Journal of Autism and Developmental Disorders

, Volume 36, Issue 3, pp 395–400 | Cite as

Normal Physiological Emotions but Differences in Expression of Conscious Feelings in Children with High-Functioning Autism

  • D. Ben Shalom
  • S. H. Mostofsky
  • R. L. Hazlett
  • M. C. Goldberg
  • R. J. Landa
  • Y. Faran
  • D. R. McLeod
  • R. Hoehn-Saric
Article

To provide insight into what aspects of the emotional circuit might be affected in high-functioning autism, we measured indices of physiological emotions and of the expression of conscious feelings in 10 children with high-functioning autism or Asperger syndrome and 10 comparison participants. Pleasant, unpleasant, and neutral pictures were presented while skin conductance responses were measured. Self-report ratings of pleasantness and interestingness were taken between pictures. Skin conductance responses did not differ between the groups. Self report ratings were different, with the children with autism giving more similar answers to the two questions than the comparison children. Impairments in socio-emotional expression in autism may be related to deficits in perception and/or expression of conscious feelings; physiological emotions may be relatively preserved.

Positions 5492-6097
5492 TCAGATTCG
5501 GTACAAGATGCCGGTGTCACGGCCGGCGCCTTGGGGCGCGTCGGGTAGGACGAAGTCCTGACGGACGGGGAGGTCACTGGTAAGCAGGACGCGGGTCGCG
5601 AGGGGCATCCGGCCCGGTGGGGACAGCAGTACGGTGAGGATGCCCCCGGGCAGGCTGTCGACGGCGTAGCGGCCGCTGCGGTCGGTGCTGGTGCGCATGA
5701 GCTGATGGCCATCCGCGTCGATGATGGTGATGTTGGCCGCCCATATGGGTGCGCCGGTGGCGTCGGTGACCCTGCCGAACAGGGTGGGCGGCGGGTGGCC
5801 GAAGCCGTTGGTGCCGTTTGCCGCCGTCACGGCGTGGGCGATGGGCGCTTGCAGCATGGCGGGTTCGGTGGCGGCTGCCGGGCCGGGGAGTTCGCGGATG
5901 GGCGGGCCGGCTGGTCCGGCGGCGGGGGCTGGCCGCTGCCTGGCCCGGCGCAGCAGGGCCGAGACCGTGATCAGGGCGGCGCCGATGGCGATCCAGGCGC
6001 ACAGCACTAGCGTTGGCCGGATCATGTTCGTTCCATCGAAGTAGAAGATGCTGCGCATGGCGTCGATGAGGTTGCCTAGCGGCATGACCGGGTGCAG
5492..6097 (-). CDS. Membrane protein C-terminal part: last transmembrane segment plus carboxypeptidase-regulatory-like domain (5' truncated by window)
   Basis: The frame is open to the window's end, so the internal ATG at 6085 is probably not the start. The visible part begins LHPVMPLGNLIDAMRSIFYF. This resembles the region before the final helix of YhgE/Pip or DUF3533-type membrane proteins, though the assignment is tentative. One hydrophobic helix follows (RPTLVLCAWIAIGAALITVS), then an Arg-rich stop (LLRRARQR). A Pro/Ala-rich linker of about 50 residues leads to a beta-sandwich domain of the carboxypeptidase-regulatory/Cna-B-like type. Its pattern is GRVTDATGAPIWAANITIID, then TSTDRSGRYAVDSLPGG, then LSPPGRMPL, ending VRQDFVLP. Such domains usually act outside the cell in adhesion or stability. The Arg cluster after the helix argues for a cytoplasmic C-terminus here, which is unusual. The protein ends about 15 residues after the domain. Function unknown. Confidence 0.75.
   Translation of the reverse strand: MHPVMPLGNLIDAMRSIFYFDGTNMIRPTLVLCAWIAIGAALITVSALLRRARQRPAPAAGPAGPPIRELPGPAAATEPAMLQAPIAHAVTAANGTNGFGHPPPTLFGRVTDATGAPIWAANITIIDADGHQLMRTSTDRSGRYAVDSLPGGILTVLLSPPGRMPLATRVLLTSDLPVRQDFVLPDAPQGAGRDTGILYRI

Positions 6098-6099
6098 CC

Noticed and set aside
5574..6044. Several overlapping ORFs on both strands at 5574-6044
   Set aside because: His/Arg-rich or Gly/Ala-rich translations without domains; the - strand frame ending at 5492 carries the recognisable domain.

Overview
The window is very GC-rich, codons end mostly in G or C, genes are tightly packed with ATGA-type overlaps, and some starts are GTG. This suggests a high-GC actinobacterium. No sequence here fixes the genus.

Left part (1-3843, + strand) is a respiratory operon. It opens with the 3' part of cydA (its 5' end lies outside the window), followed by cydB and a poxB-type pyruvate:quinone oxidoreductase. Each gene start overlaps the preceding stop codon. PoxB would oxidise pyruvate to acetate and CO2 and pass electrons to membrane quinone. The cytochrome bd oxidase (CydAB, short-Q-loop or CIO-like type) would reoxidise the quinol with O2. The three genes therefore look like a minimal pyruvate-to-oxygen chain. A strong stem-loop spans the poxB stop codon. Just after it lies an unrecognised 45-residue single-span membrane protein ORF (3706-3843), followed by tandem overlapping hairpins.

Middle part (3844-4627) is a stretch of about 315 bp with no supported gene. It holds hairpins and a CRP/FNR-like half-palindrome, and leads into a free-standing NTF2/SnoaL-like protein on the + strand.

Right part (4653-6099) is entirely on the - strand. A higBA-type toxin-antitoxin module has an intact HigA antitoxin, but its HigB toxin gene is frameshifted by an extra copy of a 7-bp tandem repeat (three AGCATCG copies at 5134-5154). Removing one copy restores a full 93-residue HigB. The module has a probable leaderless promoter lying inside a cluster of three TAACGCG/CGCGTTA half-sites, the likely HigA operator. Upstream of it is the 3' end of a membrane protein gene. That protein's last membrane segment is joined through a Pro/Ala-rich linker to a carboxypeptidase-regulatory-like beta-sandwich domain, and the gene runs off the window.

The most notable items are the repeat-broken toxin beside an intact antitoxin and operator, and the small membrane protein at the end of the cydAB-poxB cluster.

Keywords

Amygdala conscious feelings physiological emotions prefrontal cortex. 

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Copyright information

© Springer Science+Business Media, Inc. 2006

Authors and Affiliations

  • D. Ben Shalom
    • 1
    • 7
  • S. H. Mostofsky
    • 2
    • 3
  • R. L. Hazlett
    • 4
  • M. C. Goldberg
    • 2
    • 5
  • R. J. Landa
    • 5
    • 6
  • Y. Faran
    • 1
  • D. R. McLeod
    • 5
  • R. Hoehn-Saric
    • 5
  1. 1.Zlotowski Center for NeuroscienceBen Gurion University of the NegevBeer ShevaIsrael
  2. 2.Department of Developmental Cognitive NeurologyKennedy Krieger InstituteBaltimoreUSA
  3. 3.Department of NeurologyJohns Hopkins School of MedicineBaltimoreUSA
  4. 4.Johns Hopkins School of MedicineBaltimoreUSA
  5. 5.Department of PsychiatryJohns Hopkins School of MedicineBaltimoreUSA
  6. 6.Center for Autism and Related DisordersKennedy Krieger InstituteBaltimoreUSA
  7. 7.Department of Foreign Literatures and LinguisticsBen Gurion University of the NegevBeer ShevaIsrael

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